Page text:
The first UK judgment on the remedy of ineffectiveness between Alstom and Eurostar has shown up flaws in the process for deciding the fate of public procurement contracts believes Nick Maltby, partner, Bircham Dyson Bell LLP.
"I think the case raises concerns around giving plaintiffs effective remedies where the terms of the contract change significantly once a preferred bidder has been appointed," explains Nick Maltby.
"The Alstom case was a straight forward enough case to decide in terms of 'ineffectiveness' and the facts were quite unusual, but it would have been open to the court to take a narrower view of whether Eurostar had satisfied the requirements to avoid the contract being ineffective, given that there had been so many changes to the original brief that one might argue made it a fundamentally different contract from the one at the outset.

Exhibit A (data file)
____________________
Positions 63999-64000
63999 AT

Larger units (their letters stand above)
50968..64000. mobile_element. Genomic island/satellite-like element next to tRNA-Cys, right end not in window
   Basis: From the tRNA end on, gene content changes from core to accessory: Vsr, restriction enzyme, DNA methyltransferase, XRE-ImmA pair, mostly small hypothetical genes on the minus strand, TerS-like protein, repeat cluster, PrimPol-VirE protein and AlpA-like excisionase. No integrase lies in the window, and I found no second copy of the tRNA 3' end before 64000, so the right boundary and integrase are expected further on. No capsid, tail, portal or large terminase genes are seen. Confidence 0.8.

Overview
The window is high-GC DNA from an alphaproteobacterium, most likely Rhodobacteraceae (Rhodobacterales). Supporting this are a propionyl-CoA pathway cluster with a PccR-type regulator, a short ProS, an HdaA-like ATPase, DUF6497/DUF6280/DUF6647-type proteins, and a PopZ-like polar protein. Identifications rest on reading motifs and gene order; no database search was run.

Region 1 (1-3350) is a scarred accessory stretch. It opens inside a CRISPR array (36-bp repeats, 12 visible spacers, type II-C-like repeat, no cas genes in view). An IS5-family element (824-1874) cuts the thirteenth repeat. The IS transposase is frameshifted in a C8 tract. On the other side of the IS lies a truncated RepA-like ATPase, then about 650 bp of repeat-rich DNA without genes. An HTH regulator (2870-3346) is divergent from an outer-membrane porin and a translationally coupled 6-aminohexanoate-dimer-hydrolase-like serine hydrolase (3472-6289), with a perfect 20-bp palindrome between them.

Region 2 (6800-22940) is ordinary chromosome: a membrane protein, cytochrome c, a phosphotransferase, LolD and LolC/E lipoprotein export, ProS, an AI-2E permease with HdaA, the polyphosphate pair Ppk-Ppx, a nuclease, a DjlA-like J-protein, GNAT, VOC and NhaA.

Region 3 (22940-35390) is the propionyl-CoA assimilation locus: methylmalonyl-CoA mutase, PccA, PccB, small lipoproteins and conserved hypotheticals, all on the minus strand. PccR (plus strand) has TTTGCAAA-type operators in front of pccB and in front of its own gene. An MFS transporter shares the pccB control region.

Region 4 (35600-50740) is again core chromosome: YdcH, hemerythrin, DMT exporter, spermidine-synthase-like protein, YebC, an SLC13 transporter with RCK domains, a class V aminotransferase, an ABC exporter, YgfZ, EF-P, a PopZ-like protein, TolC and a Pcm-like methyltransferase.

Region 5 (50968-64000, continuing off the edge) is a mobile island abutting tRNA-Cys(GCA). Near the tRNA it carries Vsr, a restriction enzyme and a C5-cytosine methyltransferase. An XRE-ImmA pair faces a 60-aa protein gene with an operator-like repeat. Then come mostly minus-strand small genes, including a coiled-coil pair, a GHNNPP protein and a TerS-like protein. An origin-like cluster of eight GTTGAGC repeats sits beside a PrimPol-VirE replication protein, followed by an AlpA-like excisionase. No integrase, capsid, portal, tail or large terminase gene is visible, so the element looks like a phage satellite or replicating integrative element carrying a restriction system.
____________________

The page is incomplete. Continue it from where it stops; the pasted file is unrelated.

"In this case, I believe there were good grounds for Alstom to argue that it was an entirely new contract and therefore should have been treated as such - with a brand new bidding process."
The High Court rejected claims from Alstom that the procurement process was flawed, and ruled that rival Siemens should keep the £527 million contract on the basis that Alstom had exceeded the 30 day time limit for bringing the claim, which applies where the utility has provided a...